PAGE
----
The impact of lightning on tropospheric ozone chemistry using a new global lightning parametrisation
- 1School of GeoSciences, The University of Edinburgh, Edinburgh, UK
- 2Lancaster Environment Centre, Lancaster University, Lancaster, UK
- 3Department of Chemistry, University of Cambridge, Cambridge, UK
- 4National Centre for Atmospheric Science, University of Cambridge, Cambridge, UK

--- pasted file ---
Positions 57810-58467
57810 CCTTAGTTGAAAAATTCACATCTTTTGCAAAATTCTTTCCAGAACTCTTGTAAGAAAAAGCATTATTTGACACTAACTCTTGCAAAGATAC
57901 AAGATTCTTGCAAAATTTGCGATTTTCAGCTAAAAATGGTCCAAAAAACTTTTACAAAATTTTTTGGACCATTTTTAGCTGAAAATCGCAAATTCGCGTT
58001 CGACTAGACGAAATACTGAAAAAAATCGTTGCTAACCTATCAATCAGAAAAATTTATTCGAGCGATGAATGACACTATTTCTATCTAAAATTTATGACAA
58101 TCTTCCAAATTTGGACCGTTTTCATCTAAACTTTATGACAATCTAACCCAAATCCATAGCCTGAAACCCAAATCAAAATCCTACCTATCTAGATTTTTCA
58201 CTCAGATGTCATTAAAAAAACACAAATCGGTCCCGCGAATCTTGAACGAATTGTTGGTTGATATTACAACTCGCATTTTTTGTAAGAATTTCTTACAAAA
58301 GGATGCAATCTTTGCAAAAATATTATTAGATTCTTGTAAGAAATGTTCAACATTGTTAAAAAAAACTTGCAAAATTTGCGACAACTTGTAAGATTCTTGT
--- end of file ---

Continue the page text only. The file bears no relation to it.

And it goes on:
Abstract. A lightning parametrisation based on upward cloud ice flux is implemented in a chemistry–climate model (CCM) for the first time. The UK Chemistry and Aerosols model is used to study the impact of these lightning nitric oxide (NO) emissions on ozone. Comparisons are then made between the new ice flux parametrisation and the commonly used, cloud-top height parametrisation. The ice flux approach improves the simulation of lightning and the temporal correlations with ozone sonde measurements in the middle and upper troposphere. Peak values of ozone in these regions are attributed to high lightning NO emissions. The ice flux approach reduces the overestimation of tropical lightning apparent in this CCM when using the cloud-top approach. This results in less NO emission in the tropical upper troposphere and more in the extratropics when using the ice flux scheme. In the tropical upper troposphere the reduction in ozone concentration is around 5–10 %. Surprisingly, there is only a small reduction in tropospheric ozone burden when using the ice flux approach. The greatest absolute change in ozone burden is found in the lower stratosphere, suggesting that much of the ozone produced in the upper troposphere is transported to higher altitudes. Major differences in the frequency distribution of flash rates for the two approaches are found. The cloud-top height scheme has lower maximum flash rates and more mid-range flash rates than the ice flux scheme. The initial Ox (odd oxygen species) production associated with the frequency distribution of continental lightning is analysed to show that higher flash rates are less efficient at producing Ox; low flash rates initially produce around 10 times more Ox per flash than high-end flash rates. We find that the newly implemented lightning scheme performs favourably compared to the cloud-top scheme with respect to simulation of lightning and tropospheric ozone. This alternative lightning scheme shows spatial and temporal differences in ozone chemistry which may have implications for comparison between models and observations, as well as for simulation of future changes in tropospheric ozone.